Second, I know that he received several reports from campaign workers and supporters, along with the report and review he personally requested from Hon. John Baird. The first actions he took to remove his chief of staff and comms. director were almost unanimously sought by the authors of those reports. Even though they were his friends and trusted confidants, Andrew recognized that he would lose the trust and confidence of many if he did not take action. There are other changes that must happen, but as I have said many times over the past few weeks, Rome wasn’t built in a day.
And third, but not in importance, I believe that Andrew has opened up to a wider circle. He recognized that perhaps he was not served as well as he should have been and that confirmation bias could have been an issue in the decision-making process. It is a good practice by any leader to seek as wide a variety of thoughts on any issue, allowing him or her to weigh the pros and cons and make a fully informed decision. His approach to the review of the campaign and seeking input widely is a good sign. What remains is to ensure that he takes decisive action on the advice he is given.
What I am saying here is that while no one, least of all Andrew, is happy with the outcome, there is an upside. We increased our seats in B.C., Alberta and Saskatchewan. We managed to win the popular vote. We gained 22 seats nationally. We have a young, intelligent and decent leader, who deeply cares about our country.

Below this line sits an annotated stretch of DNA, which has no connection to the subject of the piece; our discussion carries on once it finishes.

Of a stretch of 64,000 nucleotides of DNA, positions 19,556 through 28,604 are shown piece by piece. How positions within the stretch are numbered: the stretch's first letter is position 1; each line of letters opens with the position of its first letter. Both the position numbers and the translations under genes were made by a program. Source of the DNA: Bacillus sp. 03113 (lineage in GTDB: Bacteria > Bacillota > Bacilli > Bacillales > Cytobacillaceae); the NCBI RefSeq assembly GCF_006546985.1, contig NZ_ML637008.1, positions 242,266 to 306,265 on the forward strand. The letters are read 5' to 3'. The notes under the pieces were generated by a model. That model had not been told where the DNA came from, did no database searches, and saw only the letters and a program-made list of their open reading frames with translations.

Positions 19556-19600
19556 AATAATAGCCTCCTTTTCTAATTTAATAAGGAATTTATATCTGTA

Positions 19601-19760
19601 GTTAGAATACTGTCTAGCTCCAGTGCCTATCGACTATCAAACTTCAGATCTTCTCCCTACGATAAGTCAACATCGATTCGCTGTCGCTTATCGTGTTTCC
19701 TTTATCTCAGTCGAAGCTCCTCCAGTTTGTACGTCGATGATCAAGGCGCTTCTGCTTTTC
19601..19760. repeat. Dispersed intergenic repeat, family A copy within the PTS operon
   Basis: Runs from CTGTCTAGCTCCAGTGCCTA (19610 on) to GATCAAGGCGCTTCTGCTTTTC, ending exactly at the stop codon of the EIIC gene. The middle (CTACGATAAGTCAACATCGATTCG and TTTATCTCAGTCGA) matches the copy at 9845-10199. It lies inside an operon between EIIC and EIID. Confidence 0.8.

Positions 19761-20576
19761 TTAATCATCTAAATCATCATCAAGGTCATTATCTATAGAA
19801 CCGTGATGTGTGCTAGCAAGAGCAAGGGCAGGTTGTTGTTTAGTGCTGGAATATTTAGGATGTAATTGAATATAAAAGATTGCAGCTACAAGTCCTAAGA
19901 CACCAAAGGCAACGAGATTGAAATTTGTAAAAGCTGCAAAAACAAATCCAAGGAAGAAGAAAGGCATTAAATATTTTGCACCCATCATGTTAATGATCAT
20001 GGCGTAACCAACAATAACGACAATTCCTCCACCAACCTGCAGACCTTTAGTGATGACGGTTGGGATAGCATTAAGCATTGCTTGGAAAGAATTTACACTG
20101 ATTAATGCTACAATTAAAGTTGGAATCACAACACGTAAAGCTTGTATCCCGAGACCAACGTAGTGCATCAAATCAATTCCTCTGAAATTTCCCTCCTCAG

We need to give him the same chance we once gave to a young Stephen Harper, who made mistakes in 2004 but found a new path to defeat the Liberals just two years later. It is my hope that our party stays united behind the Leader, and does not give our opponents what they want: a chaotic, infighting Conservative Party that will be vulnerable to a snap election loss.
Look out Ontarians, a storm is brewing and coming your way. A storm similar to the one that kicked off at the beginning of the month has its sights set on southern Ontario. It’s predicted to hit tomorrow with high winds and low visibility due to strong flurries. The storm will also hit Toronto, according to the Weather Network.
There is a good chance the temperature may rise by Sunday, creating a mess of slush for drivers and pedestrians alike. What is worse yet is the predicted absence of the sun for the coming week. TWN projects that the sun will shine bright over Toronto for only one solitary hour, this Wednesday afternoon.
The GTA may have it even worse still as Environment Canada has sent out a warning of hazardous snow hitting certain regions of southern Ontario.
Both Kitchener and Barrie are looking at a potential of 15 centimetres of snow in a short order of time due to the volume of flurries en route.
This does not bode well for drivers, “Monday night will be clear and cold, so untreated surfaces may become icy again,” said TWN’s meteorologist Dr. Doug Gillham. There were approximately 500 car crashes reported on Dec. 1st in Ontario alone due to chaotic weather and icy roads.
The weather is likely to improve after this week according to Gillham who said, “A brief warm-up is expected to start the second week of December.” Although not out of the woods yet Gillham went on to say, “followed by colder weather for the middle and end of the week.”
The OPP advises everybody to be cautious while out on the roads this Christmas season.